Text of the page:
These are useful for home security more generally rather than specific for pets, but they perform both roles well. They’re small and discrete but their quality HD cameras are easily installed and provide a constant stream of your house which you can access through your mobile phone at any time.

  • Home security system.

Home security systems like Nest and Hive offer smart home devices that aim to keep you, your family and your dog safe. You can find pet friendly security systems which recognise your pet meaning you won’t get woken up in the middle of the night by your dog walking around the house.

How pets are stolen

There are several tactics dog thieves use, so be “Dog Theft” aware

  1. From a back garden. If you have a low fence near a road and leave your dog unattended, there’s a chance they might become a victim. Don’t assume your garden is safe, up to 52% of dogs are taken from gardens.
  2. From a car. A dog left in a car is not only at risk of being stolen but may also suffer heatstroke and possibly death. We recommend you never leave an animal unattended in a car.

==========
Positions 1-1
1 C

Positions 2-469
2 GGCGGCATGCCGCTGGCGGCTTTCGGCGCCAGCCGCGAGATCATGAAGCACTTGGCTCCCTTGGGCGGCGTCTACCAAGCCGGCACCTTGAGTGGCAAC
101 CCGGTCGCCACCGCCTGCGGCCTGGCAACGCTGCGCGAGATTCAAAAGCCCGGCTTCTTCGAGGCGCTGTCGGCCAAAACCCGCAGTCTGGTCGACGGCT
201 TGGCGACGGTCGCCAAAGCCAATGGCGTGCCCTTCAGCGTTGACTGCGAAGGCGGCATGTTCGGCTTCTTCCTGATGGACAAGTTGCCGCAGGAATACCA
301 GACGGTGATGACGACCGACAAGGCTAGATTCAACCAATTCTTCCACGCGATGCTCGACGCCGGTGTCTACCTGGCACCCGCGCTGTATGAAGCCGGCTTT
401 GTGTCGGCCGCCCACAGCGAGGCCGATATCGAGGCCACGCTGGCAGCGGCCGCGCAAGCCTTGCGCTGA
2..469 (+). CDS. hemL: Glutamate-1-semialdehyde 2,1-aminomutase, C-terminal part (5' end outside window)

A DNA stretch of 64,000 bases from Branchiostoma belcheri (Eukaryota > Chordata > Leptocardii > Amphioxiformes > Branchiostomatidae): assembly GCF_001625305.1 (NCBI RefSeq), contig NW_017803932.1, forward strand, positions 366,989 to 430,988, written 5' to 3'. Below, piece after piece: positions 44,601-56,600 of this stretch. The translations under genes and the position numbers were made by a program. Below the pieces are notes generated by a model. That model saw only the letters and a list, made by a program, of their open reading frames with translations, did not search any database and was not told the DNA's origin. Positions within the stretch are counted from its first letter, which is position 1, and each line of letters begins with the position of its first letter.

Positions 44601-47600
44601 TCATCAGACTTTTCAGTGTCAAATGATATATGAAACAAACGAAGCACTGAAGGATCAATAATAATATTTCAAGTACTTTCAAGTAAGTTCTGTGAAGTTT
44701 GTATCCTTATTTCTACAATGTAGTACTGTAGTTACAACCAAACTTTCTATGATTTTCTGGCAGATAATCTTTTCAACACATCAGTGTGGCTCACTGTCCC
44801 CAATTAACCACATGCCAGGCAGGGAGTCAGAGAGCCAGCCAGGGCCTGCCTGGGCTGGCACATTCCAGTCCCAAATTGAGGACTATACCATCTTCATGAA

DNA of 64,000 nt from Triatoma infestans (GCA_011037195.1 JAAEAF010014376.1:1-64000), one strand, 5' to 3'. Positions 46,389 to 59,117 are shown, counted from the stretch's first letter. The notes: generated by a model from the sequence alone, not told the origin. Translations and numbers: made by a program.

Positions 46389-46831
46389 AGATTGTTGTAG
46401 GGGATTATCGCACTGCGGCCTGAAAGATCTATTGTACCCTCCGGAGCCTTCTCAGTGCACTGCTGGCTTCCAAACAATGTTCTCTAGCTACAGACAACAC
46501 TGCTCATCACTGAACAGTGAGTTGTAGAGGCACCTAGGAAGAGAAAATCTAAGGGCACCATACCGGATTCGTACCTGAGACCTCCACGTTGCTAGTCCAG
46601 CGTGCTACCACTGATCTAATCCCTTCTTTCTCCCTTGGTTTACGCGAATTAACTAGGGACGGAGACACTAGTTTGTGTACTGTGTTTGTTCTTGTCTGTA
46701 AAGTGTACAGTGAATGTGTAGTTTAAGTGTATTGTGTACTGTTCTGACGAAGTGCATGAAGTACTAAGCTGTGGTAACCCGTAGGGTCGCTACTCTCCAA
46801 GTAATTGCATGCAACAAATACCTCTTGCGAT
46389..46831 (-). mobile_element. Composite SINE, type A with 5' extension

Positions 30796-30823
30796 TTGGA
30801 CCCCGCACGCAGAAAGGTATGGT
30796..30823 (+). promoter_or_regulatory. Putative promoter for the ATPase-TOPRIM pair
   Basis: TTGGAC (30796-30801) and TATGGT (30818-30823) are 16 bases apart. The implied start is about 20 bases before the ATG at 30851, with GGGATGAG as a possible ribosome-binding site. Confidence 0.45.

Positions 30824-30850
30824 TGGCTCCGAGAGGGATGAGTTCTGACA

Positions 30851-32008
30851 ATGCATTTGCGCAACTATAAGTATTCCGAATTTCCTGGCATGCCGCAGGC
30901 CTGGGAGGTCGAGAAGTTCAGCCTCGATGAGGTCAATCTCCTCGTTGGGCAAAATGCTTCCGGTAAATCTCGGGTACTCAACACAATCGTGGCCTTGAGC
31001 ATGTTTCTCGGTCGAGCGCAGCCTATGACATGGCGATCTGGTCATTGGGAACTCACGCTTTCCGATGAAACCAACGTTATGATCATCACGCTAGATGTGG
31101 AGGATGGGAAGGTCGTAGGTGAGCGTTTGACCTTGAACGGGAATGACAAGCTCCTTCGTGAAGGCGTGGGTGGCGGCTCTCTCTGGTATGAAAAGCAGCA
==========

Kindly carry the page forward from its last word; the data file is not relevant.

3. Dogs left tied in front of businesses and shops and public places will increase the chance of it being taken. Dogs are sitting just waiting to be taken, and if approached with kindness are likely to go along with the stranger because of their friendly nature.
  4. In the park when they’re out of sight. it’s easy to lose sight of your dog, even if only for a moment. This makes parks prime spots for thieves looking to take advantage of the confusion. Always keep an eye on your dog.

How many stolen dogs get found and returned to their owner